Hippokratia 2000, 4 (4): 147-151

P. Thanoulis, S. Karida-Kavalioti, S. Stefanidis, P. Augustidou-Savopoulou, F. Kanakoudi-Tsakalidou, S. Herakis, A. Genalis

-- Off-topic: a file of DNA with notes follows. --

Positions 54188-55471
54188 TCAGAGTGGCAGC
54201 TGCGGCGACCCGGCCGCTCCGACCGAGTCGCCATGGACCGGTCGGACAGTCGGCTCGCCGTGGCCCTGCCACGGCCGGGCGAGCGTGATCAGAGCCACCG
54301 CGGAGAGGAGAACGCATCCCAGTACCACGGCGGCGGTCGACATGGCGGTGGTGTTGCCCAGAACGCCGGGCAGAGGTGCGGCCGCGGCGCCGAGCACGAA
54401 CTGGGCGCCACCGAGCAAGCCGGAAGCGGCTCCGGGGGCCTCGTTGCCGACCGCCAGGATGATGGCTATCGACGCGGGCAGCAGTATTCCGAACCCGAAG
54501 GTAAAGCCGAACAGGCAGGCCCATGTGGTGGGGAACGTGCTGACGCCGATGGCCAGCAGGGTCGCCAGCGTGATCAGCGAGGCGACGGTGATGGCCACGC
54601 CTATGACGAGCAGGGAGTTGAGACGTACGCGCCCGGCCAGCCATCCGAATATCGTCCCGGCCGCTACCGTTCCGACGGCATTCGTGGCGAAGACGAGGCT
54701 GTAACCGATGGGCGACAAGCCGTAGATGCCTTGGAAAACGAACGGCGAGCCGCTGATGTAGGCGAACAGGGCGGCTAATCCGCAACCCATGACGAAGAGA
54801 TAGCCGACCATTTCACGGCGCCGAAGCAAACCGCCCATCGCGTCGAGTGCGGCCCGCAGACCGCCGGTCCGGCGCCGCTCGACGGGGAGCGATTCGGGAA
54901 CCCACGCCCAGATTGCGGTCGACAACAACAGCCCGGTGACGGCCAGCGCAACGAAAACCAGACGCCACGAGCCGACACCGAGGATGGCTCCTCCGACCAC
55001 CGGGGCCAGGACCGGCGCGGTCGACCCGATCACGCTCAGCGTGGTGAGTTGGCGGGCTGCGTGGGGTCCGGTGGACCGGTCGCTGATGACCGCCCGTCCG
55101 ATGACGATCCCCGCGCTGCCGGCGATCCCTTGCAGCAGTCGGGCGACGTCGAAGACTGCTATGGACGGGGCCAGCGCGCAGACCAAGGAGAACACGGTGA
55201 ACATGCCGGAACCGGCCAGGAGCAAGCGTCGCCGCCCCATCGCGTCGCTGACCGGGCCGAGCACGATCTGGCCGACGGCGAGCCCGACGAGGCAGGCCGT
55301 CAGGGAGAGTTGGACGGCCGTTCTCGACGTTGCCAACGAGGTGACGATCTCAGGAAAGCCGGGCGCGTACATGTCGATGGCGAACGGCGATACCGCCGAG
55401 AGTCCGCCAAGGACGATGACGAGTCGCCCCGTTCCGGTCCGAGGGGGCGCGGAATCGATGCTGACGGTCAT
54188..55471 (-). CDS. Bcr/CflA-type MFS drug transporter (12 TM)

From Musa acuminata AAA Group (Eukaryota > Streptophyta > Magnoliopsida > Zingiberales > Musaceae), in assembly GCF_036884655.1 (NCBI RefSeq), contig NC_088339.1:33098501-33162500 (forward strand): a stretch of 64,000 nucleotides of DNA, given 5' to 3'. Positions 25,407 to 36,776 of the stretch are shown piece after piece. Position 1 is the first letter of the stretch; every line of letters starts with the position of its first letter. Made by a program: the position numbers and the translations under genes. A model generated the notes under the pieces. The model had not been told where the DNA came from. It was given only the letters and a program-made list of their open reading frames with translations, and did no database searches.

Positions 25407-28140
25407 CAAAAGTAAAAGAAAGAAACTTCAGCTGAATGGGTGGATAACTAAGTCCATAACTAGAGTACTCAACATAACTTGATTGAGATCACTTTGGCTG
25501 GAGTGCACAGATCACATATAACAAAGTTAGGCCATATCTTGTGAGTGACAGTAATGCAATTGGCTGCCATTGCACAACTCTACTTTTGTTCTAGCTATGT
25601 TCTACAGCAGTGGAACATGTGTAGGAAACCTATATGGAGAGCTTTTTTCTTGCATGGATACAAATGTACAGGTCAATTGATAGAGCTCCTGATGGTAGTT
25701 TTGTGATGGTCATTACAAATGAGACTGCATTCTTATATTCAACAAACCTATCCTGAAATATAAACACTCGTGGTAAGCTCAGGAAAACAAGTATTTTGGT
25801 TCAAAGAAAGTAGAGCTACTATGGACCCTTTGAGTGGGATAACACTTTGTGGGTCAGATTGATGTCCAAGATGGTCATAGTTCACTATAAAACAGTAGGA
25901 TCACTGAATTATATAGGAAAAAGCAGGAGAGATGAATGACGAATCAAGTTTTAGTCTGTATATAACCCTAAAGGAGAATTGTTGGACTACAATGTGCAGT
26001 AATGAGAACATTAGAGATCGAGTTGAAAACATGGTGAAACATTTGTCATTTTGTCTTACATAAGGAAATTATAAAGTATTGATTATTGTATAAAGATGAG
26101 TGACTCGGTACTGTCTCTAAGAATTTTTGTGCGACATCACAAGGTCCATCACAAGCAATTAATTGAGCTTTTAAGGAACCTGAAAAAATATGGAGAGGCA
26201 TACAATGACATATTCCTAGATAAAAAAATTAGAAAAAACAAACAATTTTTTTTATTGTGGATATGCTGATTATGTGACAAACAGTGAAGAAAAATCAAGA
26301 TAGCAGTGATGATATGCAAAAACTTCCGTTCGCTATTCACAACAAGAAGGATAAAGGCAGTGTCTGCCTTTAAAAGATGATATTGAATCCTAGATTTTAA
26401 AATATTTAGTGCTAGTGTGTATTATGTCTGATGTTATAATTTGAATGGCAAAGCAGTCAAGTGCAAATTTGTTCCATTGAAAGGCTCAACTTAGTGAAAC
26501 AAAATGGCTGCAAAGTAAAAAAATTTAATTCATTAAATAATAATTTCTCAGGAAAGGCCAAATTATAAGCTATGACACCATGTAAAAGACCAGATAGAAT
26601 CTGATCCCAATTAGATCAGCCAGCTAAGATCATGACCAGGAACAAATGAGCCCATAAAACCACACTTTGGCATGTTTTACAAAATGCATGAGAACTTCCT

It is known that denial enamel defects are present in children with coeliac disease. Similar defects have been reported in adults with coeliac: disease. The aim of this study was to find out whether dental enamel defects can be used to screen for coeliac disease among apparently healthy first-degree relatives of coeliac disease children. 54 healthy first-degree relatives of 27 children and adolescents with coeliac disease, aged 4-55 years, 35 parents and 19 siblings, were studied. The dental examination was performed using the dmf and DMF incides and dental enamel defects were evaluated using the modified DDE index. In all relatives antigliadin (AGA), antireticulin (ARA) and antiendomysium antibodies (EMA) were estimated. Dental enamel defects were found in 5 out of 54 relatives (9%). All of them had normal titer of AGA and negative ARA and EMA. From the remaining 49 relatives, only 1 had increased titer of AGA and positive ARA and EMA, and small bowel biopsy showed typical lesions of coeliac disease.In conclusion, dental enamel defects in the first-degree relatives of coeliac disease children are not unusual but were not found to be correlated with the presence of positive antibodies to coeliac disease.In our opinion, first-degree relatives should be frequently referred to a gastroenterologist for an examination and the role of dentists is important in screening patients possible suffering from atypical coeliac disease.

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